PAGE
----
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Autumn-in-August reflections (08/22/2004)
By Janet Lewis Burns

Is this really August 11? It may not be April in Paris or a blue moon turning to gold again, but this unseasonable weather is getting a whirlwind of attention. "Indian Summer" for Thanksgiving? Who knows!

On a recent walk, through a clump of grandfather trees, at the end of our street in Lewiston, which border the elementary school grounds, blustery autumn reflections kept tugging at my emotions.

Moss on rumply, scaly bark, a place one imagines snuggling under, soft and enshrouding, to take refuge from swaying willow branches as they brush against a grumpy atmosphere. What does a lethargic writer write in an unusual rush of the seasons?

Where do young dreams go when all is well? When there is no excess baggage to wallow in these bristling winds and naked skies? Tears are morning dew. Losses have turned to seed. Pinecones crunch beneath leather moccasins, a proper foothold for a sojourner in her midlife realm of cautious contentment.

For the earth is abundant and generous, rich with innuendoes. The silenced songs of summer birds and blue billowing skies are temporarily cloaked in gray circumstance. Though the sun remains hidden, we know that it's there. When puddles fade dry and as warmth streaks the kitchen counter, the fitting words will come once more.

Throughout my youth, I loved each season passionately as a frolicking participant...but I couldn't leave well enough alone. As the 60s dictated, Pat and I got married and had three children right off the bat. (No complaints - that's just the way it was.)

Rude how the great out-of-doors can snub an old friend, one who was thrust into busy work and silent dread of societal endeavors, with sparse time or incentive to reconnect with Mother Earth's energy. Now, those days have passed us by, our family grown. My former wooded "stomping grounds," more intricate and serene, defines my maturity.

Time spent in a forest can quench a multitude of thirsts. Yellow pads of butter, flitting finches bounce along a trampoline of buoyant air. Frisky squirrels play hide-and-seek. Maidenhair fern and tangled berry vines speak of centuries exhausted.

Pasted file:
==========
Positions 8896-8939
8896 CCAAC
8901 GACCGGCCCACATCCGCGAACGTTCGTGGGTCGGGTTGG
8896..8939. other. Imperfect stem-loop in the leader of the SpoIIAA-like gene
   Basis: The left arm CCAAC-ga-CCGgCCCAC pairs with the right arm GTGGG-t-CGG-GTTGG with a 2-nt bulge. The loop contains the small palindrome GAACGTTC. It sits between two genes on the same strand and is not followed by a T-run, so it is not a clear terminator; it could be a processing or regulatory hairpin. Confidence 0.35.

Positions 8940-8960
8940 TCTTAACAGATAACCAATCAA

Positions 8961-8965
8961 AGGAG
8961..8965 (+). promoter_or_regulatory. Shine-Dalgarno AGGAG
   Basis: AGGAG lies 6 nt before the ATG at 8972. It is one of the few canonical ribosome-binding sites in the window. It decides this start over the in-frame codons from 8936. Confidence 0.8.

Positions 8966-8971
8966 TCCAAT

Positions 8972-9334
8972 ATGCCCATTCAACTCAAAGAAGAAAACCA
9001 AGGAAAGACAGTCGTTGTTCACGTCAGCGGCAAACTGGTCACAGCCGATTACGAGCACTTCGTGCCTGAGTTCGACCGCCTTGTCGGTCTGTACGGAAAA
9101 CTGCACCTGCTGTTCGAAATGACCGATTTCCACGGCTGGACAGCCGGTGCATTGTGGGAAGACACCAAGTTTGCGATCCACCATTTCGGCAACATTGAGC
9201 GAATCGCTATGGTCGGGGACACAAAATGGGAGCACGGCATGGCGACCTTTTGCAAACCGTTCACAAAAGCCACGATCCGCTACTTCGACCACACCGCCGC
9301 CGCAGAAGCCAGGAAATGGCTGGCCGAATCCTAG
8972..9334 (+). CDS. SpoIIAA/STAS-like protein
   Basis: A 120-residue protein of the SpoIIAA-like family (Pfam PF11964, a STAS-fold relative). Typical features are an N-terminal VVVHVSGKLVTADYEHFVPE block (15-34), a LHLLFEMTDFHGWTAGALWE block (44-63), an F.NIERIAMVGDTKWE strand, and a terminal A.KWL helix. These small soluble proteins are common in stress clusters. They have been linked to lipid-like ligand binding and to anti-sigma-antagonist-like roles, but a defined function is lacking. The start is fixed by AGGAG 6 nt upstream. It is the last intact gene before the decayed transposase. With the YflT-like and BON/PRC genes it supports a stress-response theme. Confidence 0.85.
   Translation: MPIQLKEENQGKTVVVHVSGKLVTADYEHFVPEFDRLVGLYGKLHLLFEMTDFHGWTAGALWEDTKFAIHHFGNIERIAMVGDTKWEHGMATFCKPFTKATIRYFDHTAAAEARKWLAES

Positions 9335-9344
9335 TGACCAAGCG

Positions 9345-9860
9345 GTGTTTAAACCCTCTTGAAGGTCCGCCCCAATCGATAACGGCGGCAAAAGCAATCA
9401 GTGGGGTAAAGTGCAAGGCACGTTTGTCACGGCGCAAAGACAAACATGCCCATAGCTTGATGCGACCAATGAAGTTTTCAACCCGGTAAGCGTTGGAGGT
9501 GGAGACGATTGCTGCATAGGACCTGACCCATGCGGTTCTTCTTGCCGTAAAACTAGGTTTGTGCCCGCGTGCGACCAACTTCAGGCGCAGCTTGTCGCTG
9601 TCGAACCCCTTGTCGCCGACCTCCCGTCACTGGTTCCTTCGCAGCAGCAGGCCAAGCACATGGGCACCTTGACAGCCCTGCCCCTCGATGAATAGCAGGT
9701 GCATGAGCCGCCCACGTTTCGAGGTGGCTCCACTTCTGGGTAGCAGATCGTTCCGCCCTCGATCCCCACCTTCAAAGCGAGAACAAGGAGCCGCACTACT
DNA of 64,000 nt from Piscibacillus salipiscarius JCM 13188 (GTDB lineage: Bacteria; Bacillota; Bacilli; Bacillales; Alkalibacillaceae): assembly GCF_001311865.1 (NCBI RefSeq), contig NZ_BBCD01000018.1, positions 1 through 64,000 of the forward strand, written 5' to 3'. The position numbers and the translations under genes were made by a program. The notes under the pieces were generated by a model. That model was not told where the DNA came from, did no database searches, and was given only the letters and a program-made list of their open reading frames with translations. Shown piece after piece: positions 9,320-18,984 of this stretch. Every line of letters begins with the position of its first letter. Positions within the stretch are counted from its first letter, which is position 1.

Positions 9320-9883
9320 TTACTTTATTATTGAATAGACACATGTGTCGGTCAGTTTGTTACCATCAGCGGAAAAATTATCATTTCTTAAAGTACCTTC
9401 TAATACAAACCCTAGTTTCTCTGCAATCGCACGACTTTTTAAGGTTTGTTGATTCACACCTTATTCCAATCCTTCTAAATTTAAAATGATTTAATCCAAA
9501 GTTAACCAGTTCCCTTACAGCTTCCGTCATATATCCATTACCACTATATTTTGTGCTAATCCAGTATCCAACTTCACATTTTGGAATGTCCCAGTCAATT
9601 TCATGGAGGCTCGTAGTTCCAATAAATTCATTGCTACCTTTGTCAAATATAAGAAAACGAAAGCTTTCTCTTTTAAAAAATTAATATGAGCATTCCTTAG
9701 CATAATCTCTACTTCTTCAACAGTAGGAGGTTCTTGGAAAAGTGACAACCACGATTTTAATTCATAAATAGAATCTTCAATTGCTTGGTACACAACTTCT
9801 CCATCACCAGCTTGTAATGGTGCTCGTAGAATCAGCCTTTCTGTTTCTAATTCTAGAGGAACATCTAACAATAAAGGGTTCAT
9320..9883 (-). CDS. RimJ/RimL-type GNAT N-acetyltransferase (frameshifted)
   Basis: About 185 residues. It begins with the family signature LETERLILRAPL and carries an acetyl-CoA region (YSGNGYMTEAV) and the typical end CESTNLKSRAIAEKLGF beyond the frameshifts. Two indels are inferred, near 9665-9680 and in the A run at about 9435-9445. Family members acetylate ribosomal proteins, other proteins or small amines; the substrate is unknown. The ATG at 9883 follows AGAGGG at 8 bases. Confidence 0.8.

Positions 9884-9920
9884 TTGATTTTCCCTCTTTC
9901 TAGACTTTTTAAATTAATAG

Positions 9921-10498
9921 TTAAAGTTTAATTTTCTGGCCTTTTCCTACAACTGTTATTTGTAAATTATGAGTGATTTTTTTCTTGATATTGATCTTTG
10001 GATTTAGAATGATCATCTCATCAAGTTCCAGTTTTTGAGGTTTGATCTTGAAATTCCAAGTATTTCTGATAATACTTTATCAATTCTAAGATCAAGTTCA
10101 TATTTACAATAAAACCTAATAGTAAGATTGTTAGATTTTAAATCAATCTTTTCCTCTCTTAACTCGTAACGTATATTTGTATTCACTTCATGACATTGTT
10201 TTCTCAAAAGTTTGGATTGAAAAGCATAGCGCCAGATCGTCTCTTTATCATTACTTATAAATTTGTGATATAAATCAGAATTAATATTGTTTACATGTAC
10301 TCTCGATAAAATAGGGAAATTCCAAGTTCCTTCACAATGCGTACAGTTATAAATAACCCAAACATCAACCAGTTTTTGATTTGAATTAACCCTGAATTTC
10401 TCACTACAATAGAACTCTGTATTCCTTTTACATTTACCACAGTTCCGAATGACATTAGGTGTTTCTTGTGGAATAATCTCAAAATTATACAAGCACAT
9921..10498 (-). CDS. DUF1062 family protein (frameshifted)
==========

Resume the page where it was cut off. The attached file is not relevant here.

In autumn in August, fallen leaves curl to fetal ghosts of their former selves. Their points turn inward, as if to clasp what they can't let go of, or attempt to unfold from the plummeting to earth which gripped them prematurely.

Off to the kitchen, I take down my special seasonings in preparation of our goulash supper (in a season which begs for steak or hot dogs on the grill). I take comfort in the fragrant, steamy bouquet, and the blending flavors of a nurturing meal.

Down at my computer, reflections of confusion frown through a blank screen. The nudge of poetic inclination, which lights a spark within me deep into each autumn, resonate now in August...a false alarm, the images on hold.

Gazing at the two curling leaves brought in from my stroll, wanderlust sets in. Discarded leaves, that crunch between time-lost and promises of tomorrow, speak of inevitable departure...a kinder place to be. Doesn't it always comes down to that? We should be resigned to life's cycles by now.

An Arapaho proverb muses, "If we wonder often, the gift of knowledge will come." So let the fast-pace world tend to itself. Be it autumn in August, or down by the old mill stream, anywhere can be within walking distance if one would take the time and recognize the opportunity.

Patience is wisdom's gift...discovery, her reward. Be alert! 


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